Date: Mon, 3 Sep 2001 13:37:12 -0700 (PDT) From: Chuck Doucette <cdoucette61 at yahoo.com> Subject: Remember that lemon... Hi All, A couple of months ago, I asked about using lemon in beer. Well, I have finished (finally) that brew. All in all, it's not bad. I used a Weizenbier extract kit with Wyeast # 3944, the zest of about 2 lemons, and about 1 gram of Paradise seed. I steeped the lemon zest in the wort at the end of the boil for about 5 minutes. The Paradise seed went in with the hops. As for the 3944, That was the slowest yeast I have used yet. It was 36 hours from the time I smacked the pack to the time it was ready to use! The ferment was slow too, 7 days after it became active in the primary it was ready to transfer. Another week in the secondary, and into the bottles. After about one month in the bottle, the clove and Paradise seed flavors are starting to mellow out and the lemon is coming through. I think next time I will use more lemon zest, 50 - 100% more. And now a question. Has anyone out there tried the Old Peculier clone recipe that was in the March/April issue of Zymurgy? I am going to try it but was wondering about the sugars. In the recipe listing it calls for 8 oz. of dextrose, but in the article, it mentions turbinado. My thought is that these are interchangeable (at least for the purposes of the recipe), but thought I'd ask for an opinion or two. Chuck Doucette O'Fallon, IL Return to table of contents
Date: Mon, 3 Sep 2001 15:36:38 -0700 From: "Badger/DJ Sable/Project Mercury" <badger at badger.cx> Subject: new advances in bottling? So, I've made the switch to kegs (quite come time ago) but now am finding it a bit constraining. I've never had good success with Counter Pressure filling, and all that. I've sort of quit brewing for while, (its been a year or so), and I'd like to get back into it.. Question: have there been any advances in bottling techniques since I've been gone from HBD? Any good suggestions and tricks? Articles? anything? Bottling would be a little more convenient, in the sense that I could bring a six pack to a party instead of carting a 5 gallon keg (heavy) with a CO2 tank, valves and all that. Anything? [] Brander (Badger) Roullett [] http://badger.cx [] ICQ# 46814661 [] [] Syncromesh Internet Radio and Productions [] http://syncromesh.net [] [] Project Mercury [] http://badger.cx/projmerc [] - -- My motto is: When the world turns its back on you, get the world in a headlock, give it your biggest, baddest pile driver, and then pin it to the ground while the Sun counts to ten. (Rumination by Rosey Kirkbasserlake) Return to table of contents
Date: Mon, 3 Sep 2001 17:47:58 -0700 (PDT) From: John Schnupp <johnschnupp at yahoo.com> Subject: re: Tap-A-Draft From: Squidwerd402 at aol.com >I was wondering if anyone has had an experience using the Tap-A-Draft small >kegging system currently available through morebeer.com. Interesting. The price doesn't seem too crazy. The cost of the CO2 cartridges might add up after a while. But it seems like a good idea. You could probably naturally carbonate with a "regular" bottle cap. This way you could get all the bottles carbonated before serving. Just uncap and quickly attach the Tap-A-Draft system when you are ready for a new bottle. You won't loose all the carbonation. ===== John Schnupp, N3CNL ??? Hombrewery Georgia, VT 95 XLH 1200, Horse with no Name Return to table of contents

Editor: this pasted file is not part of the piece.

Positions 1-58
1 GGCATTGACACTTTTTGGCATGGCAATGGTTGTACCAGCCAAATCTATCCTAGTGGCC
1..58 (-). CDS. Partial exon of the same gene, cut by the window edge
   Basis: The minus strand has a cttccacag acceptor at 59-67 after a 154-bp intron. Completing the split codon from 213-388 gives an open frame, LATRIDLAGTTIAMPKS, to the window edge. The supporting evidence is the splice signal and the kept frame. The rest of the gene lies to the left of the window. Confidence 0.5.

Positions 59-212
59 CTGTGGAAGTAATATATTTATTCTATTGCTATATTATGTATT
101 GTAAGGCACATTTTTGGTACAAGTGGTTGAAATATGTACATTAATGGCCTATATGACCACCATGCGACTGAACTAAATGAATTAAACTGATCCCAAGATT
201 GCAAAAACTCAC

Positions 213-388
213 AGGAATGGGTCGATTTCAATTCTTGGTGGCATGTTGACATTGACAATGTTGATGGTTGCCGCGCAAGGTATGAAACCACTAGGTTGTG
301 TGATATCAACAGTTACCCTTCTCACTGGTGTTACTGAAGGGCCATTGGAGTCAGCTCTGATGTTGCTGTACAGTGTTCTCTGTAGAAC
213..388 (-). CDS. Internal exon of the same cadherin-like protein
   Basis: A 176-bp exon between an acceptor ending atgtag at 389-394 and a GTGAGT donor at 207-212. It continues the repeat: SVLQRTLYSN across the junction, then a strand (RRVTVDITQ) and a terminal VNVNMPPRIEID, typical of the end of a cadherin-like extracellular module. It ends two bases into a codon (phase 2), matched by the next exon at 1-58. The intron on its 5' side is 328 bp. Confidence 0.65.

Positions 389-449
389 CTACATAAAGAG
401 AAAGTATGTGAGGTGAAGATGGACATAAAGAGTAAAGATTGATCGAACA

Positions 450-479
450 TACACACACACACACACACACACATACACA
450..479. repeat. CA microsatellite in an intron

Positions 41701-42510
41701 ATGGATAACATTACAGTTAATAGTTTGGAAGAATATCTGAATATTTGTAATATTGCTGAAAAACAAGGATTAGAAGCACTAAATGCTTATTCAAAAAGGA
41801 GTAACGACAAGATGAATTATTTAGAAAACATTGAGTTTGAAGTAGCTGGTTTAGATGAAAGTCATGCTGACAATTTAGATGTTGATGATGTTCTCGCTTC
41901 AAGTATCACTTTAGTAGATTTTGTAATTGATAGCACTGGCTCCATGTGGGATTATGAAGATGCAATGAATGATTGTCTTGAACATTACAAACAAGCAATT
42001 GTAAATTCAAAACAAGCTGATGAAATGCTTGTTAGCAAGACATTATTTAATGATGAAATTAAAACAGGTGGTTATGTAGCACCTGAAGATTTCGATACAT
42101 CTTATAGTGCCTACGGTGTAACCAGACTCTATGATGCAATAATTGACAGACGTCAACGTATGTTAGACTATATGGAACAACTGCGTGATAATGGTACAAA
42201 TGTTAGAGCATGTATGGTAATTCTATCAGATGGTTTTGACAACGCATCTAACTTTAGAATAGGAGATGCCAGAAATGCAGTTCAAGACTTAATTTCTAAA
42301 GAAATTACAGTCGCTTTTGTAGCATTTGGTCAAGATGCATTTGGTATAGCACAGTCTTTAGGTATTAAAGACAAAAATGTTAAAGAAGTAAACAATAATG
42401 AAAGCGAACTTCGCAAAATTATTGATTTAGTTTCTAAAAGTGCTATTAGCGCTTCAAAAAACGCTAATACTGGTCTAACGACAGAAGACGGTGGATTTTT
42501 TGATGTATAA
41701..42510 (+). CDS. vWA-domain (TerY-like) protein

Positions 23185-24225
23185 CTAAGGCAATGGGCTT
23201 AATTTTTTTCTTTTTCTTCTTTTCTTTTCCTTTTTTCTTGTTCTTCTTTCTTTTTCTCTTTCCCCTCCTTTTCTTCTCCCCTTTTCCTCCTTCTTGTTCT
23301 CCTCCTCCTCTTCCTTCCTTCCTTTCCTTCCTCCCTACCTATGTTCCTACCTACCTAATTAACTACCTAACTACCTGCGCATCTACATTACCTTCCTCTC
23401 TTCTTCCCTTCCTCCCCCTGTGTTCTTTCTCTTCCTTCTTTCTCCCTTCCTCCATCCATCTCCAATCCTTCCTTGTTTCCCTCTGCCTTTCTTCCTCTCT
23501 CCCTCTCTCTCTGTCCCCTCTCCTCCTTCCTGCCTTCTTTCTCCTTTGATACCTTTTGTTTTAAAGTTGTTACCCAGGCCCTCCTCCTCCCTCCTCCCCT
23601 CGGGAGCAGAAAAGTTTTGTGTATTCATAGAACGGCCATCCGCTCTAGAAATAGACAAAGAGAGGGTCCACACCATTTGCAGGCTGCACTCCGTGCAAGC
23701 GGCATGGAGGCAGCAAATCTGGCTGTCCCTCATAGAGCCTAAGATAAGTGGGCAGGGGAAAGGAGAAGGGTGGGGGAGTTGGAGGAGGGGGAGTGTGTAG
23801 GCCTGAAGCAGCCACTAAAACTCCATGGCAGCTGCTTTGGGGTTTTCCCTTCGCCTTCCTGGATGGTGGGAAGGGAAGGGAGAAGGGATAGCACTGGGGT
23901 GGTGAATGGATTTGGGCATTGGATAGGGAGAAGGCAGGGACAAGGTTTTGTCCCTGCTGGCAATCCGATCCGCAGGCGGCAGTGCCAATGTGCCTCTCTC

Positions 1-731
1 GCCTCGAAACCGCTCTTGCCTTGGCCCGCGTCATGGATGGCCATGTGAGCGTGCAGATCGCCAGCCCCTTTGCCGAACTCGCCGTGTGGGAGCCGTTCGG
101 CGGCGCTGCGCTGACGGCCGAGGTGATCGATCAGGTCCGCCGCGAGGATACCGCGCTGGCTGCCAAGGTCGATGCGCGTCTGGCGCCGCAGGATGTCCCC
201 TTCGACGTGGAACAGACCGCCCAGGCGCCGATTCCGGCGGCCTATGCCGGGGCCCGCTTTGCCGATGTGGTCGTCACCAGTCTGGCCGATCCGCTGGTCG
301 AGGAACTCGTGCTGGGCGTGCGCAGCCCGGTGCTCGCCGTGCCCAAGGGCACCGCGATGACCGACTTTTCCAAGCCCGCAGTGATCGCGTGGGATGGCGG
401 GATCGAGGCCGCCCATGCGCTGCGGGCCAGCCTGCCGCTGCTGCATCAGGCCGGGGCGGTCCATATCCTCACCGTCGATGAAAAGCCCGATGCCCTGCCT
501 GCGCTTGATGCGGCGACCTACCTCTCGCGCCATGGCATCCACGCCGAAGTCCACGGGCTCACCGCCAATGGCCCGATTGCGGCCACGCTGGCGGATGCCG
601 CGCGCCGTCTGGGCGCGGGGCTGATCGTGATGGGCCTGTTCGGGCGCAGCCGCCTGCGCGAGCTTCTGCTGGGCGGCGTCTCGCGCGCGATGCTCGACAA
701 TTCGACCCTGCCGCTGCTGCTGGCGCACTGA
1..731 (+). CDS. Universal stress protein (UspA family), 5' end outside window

Date: Mon, 03 Sep 2001 20:27:16 -0500 From: The Freemans <potsus at Bellsouth.net> Subject: Re: SSRs I have 2-240 volt 25 amp rsolid state relays on "the perfesser" They are mounted outside of any enclosures and are also mounted on a heat sink. A single 10 amp SSR can be mounted to the outside of a metal enclosure without the benefit of a heat sink. Mine are under the bottom of the HLTand behind the electrical panel. http://www.brewrats.org/hwb/er/images/er04.jpg A thorough grounding od the whole system is needed to eliminate gettin' knocked on your duff. What you have outlined seems safe enough. Bill Freeman aka Elder Rat K P Brewery - home of "the perfesser' Birmingham, AL Return to table of contents
Date: Mon, 03 Sep 2001 22:51:13 -0400 From: "Leonard B. Dmochowski" <lenski at fuse.net> Subject: Re: JSP Malt Mill Ed Jones ponders: "I'm seriously considering buying a JSP malt mill but I don't know if I should buy the fixed or adjustable version. Admitidly, I'm fairly ignorant about grain size and how to even adjust a mill, but I'd learn if it were actually important. What would you recommend? Secondly, the Phil Mill 2 has smaller rollers and probably crushes a little slower, but it seems to be much easier to adjust. Does anyone have any comments relative to these two mills?" If you decide to purchase the JSP, I would recommend purchasing the adjustable version. Although you consider yourself ignorant about grain size (which I'm sure you're not), eventually you will want control of your crush. A few friends of mine have the JSP and love it. I have the original Philmill but I have used the Phil Mill 2 at Dan Listermann's shop a few times. The Phil Mill 2 offers a great crush, it's plenty fast enough, and you can adjust the crush on the fly if you desire. No affiliation with either company.............. Cheers! Len Dmochowski Cincinnati, OH Return to table of contents
Date: Mon, 3 Sep 2001 20:01:57 -0700 (PDT) From: carlos benitez <greenmonsterbrewing at yahoo.com> Subject: "yeast farming" Hello everybody, While I mostly just lurk and learn, I find that I now how have a question for the board: I made a beer the other day using a yeast starter culture made the following way - I used about 1/2 cup of DME boiled in about 750ml of water - let this cool to room temp. I then poured this directly into a 1L bottle which I had just drained of homebrew ;-) leaving the yeast sediment in the bottom. I then replaced the Grolsch type cap and let it sit at room temp overnight. I did pop the cap twice to relieve any pressure build-up. I poured this starter right into my fresh wort the next day after brewing with (so-far) good results. Two immediate questions come to mind - how long will yeast survive in beer in the bottle (med. alcohol levels - not barley-wine), and am I really setting myself up for a bad batch doing this ? It seems like an easy way to re-use yeast. Thanks in advance, ===== BIBIDI ! Brew It Bottle It Drink It Carlos Benitez - Green Monster Brewing Return to table of contents